So what we can see is a vision becoming a reality before our very eyes. Western Sydney International Airport will change the dynamic of Sydney. It'll change, as well, with the public transport infrastructure which will be here, with the businesses that will be here, particularly to the north of the airport, but will really transform this great global city. And I'm very proud that today we are celebrating the milestone. But today, there's another important announcement as well. And I'm very pleased to be here with Alan Joyce and the Qantas team, with the Western Sydney International Airport team, to announce that Qantas and Jetstar are the first airlines to sign up to operating domestic flights out of this airport from 2026. This agreement that's about to be signed by Qantas is expected to support more than 25,000 flights, carrying more than 4 million passengers through Western Sydney International Airport each year. It will support 700 jobs, including, of course, pilots, catering staff, flight attendants, baggage handlers, all the staff who will operate here, making an enormous difference. And I well remember as a former Infrastructure and Transport Minister, sitting down with Alan all those years ago, talking about the importance of the operations at this airport. This airport will have a number of advantages as well. Its taxiing times will be far less than that of existing airports anywhere in Australia. Its baggage handling will be more efficient than any airport in Australia. This will be top of the range, from day one, which will make an enormous difference. It will make a difference for people in Western Sydney in particular. And I'm very pleased that Qantas is making this announcement today. But I'm also pleased that we can see the reality of what is happening here. And that this airport also has such broad community support, who understand the difference that it will make to local jobs and economic activity here in Western Sydney, as well as being, of course, a major boost for productivity – it seems to be the word of the moment. Well this is a productivity enhancing project for Sydney and for the nation.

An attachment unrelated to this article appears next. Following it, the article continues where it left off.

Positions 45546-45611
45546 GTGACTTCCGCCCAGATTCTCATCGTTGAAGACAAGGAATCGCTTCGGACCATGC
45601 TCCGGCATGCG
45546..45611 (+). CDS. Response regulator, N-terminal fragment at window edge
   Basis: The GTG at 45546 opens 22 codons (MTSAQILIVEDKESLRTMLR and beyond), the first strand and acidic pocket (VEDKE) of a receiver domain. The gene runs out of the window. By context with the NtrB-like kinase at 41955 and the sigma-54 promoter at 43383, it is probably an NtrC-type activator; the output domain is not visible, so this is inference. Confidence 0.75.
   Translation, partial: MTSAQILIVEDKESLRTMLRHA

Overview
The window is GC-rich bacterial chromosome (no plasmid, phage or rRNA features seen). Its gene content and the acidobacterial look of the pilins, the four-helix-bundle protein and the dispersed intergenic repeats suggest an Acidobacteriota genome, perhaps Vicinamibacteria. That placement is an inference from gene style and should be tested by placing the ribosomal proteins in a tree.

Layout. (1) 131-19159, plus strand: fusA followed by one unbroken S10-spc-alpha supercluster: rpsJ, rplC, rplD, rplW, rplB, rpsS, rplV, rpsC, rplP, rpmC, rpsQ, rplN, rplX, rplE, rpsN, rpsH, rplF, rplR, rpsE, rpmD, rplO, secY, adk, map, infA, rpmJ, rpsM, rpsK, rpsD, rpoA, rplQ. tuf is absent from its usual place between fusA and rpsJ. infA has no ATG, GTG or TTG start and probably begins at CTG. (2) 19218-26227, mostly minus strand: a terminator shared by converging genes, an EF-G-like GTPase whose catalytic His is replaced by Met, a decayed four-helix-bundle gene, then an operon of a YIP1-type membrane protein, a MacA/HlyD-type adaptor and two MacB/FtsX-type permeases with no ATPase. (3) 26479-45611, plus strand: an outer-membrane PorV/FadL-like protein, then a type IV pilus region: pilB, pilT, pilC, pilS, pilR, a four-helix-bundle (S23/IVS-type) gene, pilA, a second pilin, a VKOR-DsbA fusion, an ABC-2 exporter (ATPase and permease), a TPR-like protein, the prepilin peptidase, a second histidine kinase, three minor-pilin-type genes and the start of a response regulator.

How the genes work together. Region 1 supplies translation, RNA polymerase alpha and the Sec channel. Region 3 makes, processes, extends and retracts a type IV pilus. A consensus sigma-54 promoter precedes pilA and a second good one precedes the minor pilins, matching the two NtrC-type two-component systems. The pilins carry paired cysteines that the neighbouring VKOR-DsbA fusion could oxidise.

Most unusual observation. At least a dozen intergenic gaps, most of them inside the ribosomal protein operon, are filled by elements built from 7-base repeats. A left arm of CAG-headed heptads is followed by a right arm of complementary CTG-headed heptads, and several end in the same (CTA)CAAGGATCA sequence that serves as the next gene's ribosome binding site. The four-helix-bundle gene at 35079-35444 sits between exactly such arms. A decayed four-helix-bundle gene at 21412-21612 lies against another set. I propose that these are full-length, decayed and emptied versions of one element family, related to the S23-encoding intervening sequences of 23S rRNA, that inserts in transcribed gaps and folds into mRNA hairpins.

ALAN JOYCE, QANTAS CEO: Well, can I first of all acknowledge the traditional custodians of the land on which we meet. I pay my respects to elders past and present. Can I thank everybody for being here, particularly the Prime Minister for his vision and support of this airport, but the Minister and the local member, and Simon Hickey and Paul O’Sullivan, who have done amazing leadership here to get this so close to completion. I’d also like to acknowledge my colleagues, Vanessa Hudson, who is the CFO and the CEO-designate. Vanessa will be helping me with some of the questions, because her and her team have helped negotiate this deal. And we have Steph Tully, the CEO of Jetstar, and having the senior managements here from Qantas shows how important this is. And I think it's absolutely amazing, absolutely breathtaking that in less, in just over three years, we're going to have Qantas and Jetstar aircraft rushing down this runway. So don't be here when that happens please. They are going to be here operating from day one. We've made the commitment that Qantas and Jetstar both will operate in this airport when it's open for business from that first day. But the commitment is bigger than that. It says, within a year of operations, we will grow our services here to 15 aircraft. This will make this airport the sixth-largest airport of the Qantas network. As they say in the music charts, it's right in there at six, it's a big entry for an airport that’s just being created. And I have absolutely no doubt it will be the biggest airport on the Qantas network one day. And that is amazing to think that we're standing on that. Now, this will complement what we're doing in Kingsford Smith. This is growth to the Sydney basin. This is extra seeds to the Sydney basin, which will give our customers more choice and more frequency and more destination. And what we know from our research is that in the catchment area for Western Sydney, there's already 2 million trips taken each year from people that live in that catchment area. We think that can grow to a lot more as people have the have the facilities of direct services from the region. And as we stimulate demand, we're putting lower airfares into this airport.